'Europe must follow Israel’s lead on innovation'

Hungarian economic minister tells the 'Post' that his country could learn from Israel's experience.

By NADAV SHEMER
January 11, 2012 03:23
3 minute read.
Hungarian minister Prof. Zoltán Cséfalvay

Hungarian minister Prof. Zoltán Cséfalvay 311. (photo credit: Courtesy)

European nations must encourage more innovation as a means of creating sustainable economic growth, and they could learn from Israel’s experience in this area, a visiting Hungarian minister said Tuesday.

Prof. Zoltán Cséfalvay, Hungary’s minister of state for economic strategy and parliamentary affairs, met with The Jerusalem Post in Tel Aviv during a three-day visit to Israel, which included meetings with Science and Technology Minister Daniel Hershkowitz and Chief Scientist Avi Hasson.

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Hungary excels in technological fields such as medicine, but its companies struggle to turn ideas into products, Cséfalvay said, adding: “Certainly that is an area where Israel is far ahead, not just compared to Hungary but to many European countries.”

Cséfalvay was in charge of research and development when Hungary held the European Union’s rotating presidency in the first half of 2011.

That was when he realized that most of Europe was suffering from a lack of focus on R&D. The 27 EU member states spend an average 1.9 percent of their GDP on R&D, well behind Israel and the United States, which spent about 4.2% and 2.7% respectively in 2011, he said.

The EU’s seven-year budget for research and technological development is expected to rise from 53 billion euros in 2007-13 to 80 billion euros from 2014-20 – thanks in part to Hungary prioritizing the issue when it held the EU presidency, Cséfalvay said.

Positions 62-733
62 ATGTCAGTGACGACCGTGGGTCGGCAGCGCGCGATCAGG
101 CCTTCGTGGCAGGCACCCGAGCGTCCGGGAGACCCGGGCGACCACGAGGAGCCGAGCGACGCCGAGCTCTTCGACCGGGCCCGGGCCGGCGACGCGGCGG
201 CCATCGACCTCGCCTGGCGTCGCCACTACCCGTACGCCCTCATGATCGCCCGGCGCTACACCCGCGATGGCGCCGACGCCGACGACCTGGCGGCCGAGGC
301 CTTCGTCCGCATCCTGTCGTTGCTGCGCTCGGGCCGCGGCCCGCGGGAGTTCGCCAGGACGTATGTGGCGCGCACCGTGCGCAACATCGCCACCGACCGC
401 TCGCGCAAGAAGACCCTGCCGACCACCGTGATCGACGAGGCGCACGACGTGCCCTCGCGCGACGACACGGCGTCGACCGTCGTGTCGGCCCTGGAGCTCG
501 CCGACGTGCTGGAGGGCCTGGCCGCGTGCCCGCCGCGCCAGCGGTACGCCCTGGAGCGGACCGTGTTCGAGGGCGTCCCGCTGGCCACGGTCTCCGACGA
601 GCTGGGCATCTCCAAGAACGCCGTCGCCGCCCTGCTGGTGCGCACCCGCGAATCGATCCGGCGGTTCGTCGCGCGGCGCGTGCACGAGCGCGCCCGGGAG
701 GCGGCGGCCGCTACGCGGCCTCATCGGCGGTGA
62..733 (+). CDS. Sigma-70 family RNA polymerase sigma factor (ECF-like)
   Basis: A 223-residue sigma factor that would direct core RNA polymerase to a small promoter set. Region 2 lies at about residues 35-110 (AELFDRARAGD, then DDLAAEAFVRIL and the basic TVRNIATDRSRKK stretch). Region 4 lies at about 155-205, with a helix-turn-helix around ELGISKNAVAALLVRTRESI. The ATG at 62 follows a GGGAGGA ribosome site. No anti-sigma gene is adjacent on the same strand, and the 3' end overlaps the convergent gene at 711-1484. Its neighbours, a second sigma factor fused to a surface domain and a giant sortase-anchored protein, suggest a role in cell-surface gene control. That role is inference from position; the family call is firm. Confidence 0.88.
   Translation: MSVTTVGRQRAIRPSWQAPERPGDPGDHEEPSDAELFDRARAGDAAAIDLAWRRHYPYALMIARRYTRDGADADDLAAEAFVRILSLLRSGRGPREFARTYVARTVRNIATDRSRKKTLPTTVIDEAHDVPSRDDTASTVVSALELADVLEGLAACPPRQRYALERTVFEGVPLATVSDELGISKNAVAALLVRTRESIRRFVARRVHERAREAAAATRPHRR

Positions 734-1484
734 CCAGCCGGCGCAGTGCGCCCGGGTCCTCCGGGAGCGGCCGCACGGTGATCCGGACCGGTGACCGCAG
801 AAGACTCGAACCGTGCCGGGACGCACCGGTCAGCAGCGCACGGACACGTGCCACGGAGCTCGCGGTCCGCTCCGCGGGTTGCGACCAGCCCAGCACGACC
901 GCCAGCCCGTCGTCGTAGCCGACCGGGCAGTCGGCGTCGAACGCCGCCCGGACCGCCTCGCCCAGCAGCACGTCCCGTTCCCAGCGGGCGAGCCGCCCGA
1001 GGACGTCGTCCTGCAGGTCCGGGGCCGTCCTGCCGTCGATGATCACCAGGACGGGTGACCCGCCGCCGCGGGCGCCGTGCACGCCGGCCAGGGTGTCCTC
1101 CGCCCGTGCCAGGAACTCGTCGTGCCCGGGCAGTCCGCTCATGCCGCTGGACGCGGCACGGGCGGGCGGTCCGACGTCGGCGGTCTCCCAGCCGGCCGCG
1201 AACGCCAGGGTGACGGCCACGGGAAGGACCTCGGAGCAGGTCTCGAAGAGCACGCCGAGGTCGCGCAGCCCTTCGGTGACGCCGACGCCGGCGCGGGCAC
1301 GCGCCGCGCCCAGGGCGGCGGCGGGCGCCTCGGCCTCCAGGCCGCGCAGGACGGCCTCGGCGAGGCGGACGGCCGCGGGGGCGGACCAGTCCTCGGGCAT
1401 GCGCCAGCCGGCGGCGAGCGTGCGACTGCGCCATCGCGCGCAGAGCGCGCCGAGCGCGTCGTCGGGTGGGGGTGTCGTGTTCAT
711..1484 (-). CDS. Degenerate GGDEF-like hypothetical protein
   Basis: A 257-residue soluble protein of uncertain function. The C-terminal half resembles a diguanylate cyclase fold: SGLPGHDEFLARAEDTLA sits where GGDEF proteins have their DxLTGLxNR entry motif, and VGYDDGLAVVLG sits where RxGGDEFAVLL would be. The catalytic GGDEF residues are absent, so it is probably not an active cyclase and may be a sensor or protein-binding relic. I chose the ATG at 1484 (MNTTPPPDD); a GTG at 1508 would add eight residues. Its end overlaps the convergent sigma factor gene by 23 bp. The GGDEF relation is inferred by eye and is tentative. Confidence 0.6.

Incidentally, Hungary continues to have influence over research and development policy, as it took over chairmanship of the 40-member pan- European Eureka network for industrial R&D from Israel the day after giving up presidency of the EU.



Ultimately the future of the European economy hangs on whether European leaders can solve the mounting sovereign-debt crisis, and Cséfalvay said he sees three possible scenarios – all of them with negative consequences.

The first solution is for some of the euro zone’s 17 members to return to their old currencies, or what Cséfalvay called the “Hotel California solution,” because, as The Eagles sang, “You can check out any time, but you can never leave.” In other words, he said, countries will be reluctant to take such a step because the cost of doing so is too high.

The second solution, he said, is for the euro zone to create a fiscal union with a common finance minister, coordination of taxes and budget policies – a move Hungary, which still uses its own currency even though it is eventually supposed to adopt the euro, opposes.

“Our aim is to carry out reforms and create a favorable business environment,” Cséfalvay said. “If our taxes are harmonized, how can we attract [foreign] companies?” Finally, he said, European leaders can continue moving from compromise to compromise without taking any substantive measures.

“That is the European way,” Cséfalvay said, adding that the uncertainty was hurting Hungary.

The OECD forecasts Hungary’s economy will contract by 0.6% in 2012, its debt-to-GDP still stands at 80%, and its credit status has been downgraded to “junk” status by all three major rating agencies.

Representatives of the country are in Washington this week seeking International Monetary Fund funding, or what Cséfalvay called “a safety net” that would help stabilize growth. Hungary was one of the few European countries currently operating without a safety net, he said, as the countries using the euro enjoy the automatic protection that comes with being part of the currency zone.

Talks between Budapest, the IMF and the European Commission broke down in December when Hungary’s center-right government indicated it was not willing to change a controversial law that gives the prime minister the power to name the central bank’s vice presidents and increases the number of political appointees to the council that sets the country’s interest rates.

Nevertheless, Cséfalvay expressed confidence Hungary would eventually receive the funding, saying, “I am certain that we will come to some kind of agreement.”


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